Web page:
US ‘Secret War’ reveals new library, focuses on worst Laos bombing in history –

US ‘Secret War’ reveals new library, focuses on worst Laos bombing in history –

A woman walks through a Laotian city that was heavily bombed by U.S. forces during the Vietnam War / Jorge Silva / Reuters

Published on Thursday 2022.06.16 08:07 JST

(CNN) Most Americans learn something about the Vietnam War in school. However, little is known about the war going on behind the scenes.

From 1964 to 1973, the United States dropped more than 2 million tons of bombs on the small Southeast Asian country of Laos. This was roughly equivalent to the population of Laos at the time. More bombs were dropped on Laos during the Vietnam War than on Germany and Japan combined during World War II. On a per capita basis, Laos is the most heavily bombed country in history.

The bombing was secretly carried out by the US Central Intelligence Agency (CIA) to cut off communist supply lines between Laos and Vietnam. The “secret war” in Laos was revealed in congressional hearings in 1971 and reported by the popular media, but most Americans were ignorant of its scale and destructiveness.

In order to let more people know about its history, the support group “Legacy of War” opened a new virtual library.

Officials scoured reams of material, including books, films and documents, to uncover the full story of what happened in Laos. By educating people about the history of Secret Wars, they hope to raise awareness of the ongoing devastation.

The idea for the library was born in 2020 during a social media chat between the group’s president, Sera Kouravdara, and author and journalist Jessica Pierce Rotondi.

Mr Rotondi has personal ties to Secret Wars. According to his memoirs, after his mother’s death, a box of letters and CIA documents were discovered that shed light on the destruction of the Secret War by solving family mysteries involving his uncle Jack, who Disappeared during the 1972 war.

A library is a collection of books, articles, and documents that tell a fragment of history. “We don’t want it to be a meta-academic library where students study only one subject,” Rotondi said.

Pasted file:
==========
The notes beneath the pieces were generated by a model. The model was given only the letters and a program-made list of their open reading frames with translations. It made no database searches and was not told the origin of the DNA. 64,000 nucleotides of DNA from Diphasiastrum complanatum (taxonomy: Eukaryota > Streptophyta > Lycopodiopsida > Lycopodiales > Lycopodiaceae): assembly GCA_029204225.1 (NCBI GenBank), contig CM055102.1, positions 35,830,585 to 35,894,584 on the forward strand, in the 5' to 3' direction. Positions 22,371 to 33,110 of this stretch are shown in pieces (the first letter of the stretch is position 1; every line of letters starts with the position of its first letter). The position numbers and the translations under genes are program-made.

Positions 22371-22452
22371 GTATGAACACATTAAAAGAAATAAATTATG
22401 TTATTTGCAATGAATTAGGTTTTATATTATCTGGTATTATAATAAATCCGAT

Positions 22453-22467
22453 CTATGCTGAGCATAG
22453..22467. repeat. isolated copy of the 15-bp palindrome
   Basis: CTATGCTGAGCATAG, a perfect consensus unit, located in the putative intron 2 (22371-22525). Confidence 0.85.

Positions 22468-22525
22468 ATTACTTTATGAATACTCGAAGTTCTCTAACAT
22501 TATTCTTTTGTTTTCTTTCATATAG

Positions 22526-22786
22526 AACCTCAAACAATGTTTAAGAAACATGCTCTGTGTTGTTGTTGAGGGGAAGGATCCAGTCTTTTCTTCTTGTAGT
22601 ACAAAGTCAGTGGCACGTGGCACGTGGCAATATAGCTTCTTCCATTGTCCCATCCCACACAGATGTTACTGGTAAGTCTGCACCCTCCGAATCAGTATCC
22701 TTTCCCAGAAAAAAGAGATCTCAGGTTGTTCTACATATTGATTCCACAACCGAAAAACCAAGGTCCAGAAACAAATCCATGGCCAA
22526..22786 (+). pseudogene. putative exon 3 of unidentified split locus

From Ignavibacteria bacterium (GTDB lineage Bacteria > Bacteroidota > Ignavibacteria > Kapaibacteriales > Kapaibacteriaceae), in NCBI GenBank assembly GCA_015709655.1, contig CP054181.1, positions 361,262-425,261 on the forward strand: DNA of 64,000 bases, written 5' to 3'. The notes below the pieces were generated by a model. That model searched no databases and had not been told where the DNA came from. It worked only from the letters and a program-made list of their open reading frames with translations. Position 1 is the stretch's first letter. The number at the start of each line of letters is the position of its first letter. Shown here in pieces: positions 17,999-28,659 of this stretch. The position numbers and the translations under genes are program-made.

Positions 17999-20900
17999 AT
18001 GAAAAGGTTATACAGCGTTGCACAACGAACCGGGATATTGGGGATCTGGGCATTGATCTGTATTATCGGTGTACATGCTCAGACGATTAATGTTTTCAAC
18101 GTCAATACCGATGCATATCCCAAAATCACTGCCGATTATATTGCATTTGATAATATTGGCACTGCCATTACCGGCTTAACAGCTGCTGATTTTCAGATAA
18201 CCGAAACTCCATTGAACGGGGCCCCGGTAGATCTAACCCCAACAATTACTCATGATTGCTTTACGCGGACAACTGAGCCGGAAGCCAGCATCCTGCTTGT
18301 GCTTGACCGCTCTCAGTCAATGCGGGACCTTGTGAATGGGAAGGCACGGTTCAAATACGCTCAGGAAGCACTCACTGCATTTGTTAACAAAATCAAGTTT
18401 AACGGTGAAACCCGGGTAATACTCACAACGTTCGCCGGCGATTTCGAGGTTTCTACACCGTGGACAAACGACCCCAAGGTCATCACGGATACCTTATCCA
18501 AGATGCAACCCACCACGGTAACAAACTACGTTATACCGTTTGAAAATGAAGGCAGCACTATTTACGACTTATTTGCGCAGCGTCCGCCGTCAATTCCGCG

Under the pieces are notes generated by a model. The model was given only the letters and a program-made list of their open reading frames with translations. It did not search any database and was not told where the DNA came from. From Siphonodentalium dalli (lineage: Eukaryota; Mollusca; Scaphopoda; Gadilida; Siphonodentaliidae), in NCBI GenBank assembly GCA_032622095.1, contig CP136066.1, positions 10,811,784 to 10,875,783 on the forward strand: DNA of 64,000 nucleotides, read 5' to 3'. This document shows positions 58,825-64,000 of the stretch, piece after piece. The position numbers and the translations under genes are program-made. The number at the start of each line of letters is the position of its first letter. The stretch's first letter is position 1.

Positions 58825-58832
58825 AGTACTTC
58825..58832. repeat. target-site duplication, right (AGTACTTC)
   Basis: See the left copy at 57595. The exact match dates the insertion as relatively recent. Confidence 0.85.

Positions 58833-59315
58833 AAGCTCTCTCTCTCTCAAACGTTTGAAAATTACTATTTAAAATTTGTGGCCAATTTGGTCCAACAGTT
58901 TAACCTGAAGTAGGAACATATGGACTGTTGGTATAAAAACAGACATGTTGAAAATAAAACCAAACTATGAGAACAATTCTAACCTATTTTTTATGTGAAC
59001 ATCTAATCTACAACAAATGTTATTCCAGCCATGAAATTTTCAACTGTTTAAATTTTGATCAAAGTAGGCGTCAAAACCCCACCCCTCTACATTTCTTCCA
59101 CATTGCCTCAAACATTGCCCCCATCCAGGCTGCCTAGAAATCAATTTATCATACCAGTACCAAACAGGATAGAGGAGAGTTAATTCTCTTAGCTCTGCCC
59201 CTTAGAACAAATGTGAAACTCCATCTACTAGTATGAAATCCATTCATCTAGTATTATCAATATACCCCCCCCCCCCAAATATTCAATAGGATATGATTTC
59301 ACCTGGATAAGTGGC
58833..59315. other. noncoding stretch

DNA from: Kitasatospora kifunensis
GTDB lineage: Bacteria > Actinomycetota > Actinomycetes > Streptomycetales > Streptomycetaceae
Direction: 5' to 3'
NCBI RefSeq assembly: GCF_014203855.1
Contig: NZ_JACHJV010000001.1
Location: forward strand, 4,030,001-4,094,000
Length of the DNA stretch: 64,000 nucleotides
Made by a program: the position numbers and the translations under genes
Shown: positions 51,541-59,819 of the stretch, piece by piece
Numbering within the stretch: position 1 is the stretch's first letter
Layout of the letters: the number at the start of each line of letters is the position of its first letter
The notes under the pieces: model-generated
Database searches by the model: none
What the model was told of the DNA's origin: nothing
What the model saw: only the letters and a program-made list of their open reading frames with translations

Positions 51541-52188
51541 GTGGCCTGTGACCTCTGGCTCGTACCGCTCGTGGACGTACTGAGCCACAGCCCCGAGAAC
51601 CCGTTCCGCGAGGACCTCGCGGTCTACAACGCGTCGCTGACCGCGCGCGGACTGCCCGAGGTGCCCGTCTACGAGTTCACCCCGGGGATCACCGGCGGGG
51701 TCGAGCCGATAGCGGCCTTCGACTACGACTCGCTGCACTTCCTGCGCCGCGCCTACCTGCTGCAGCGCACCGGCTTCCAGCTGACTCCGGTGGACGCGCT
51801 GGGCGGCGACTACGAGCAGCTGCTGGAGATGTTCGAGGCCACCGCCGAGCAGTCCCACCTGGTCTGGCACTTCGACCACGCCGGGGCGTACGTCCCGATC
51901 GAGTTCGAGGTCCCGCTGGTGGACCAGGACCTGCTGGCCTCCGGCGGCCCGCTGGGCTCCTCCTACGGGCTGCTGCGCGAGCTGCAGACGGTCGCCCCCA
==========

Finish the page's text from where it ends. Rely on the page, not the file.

Photographed from the sky near a village in northeast Laos.The crater is filled with water and looks like a pond

Perhaps the most valuable collection is a collection of sketches by refugees who experienced first-hand American bombing. These hand-drawn sketches were drawn by villagers who witnessed the brutal murder of their families and neighbors before American activist Fred Branfman visited the refugee camp in the 1970s.collected in

The library currently only focuses on the Secret War in Laos, but hopes to expand to include material on bombings in Cambodia and Vietnam.

The influence of the Lao Secret War continues to this day.

Of the 2 million tons of cluster munitions dropped in Laos, an estimated one-third did not explode. Unexploded ordnance such as bullets, shells, grenades and land mines remain at risk of detonating, continuing to endanger Lao residents.

Since 1964, an estimated 50,000 people in Laos have been killed or injured by such unexploded ordnance. Many of them are children. For decades, the legacy of war has advocated for federal funding to clean up such unexploded ordnance. The US government has supported unexploded ordnance disposal since 1993 and has significantly increased its budget since 2010.

The organization hopes the new library will boost that effort.

Officials say what happened in Laos should not be repeated as Russia’s war in Ukraine continues. “Cluster munitions should not be used because 50 years later we are still removing them,” said Alina Insally of Legacy’s of War.

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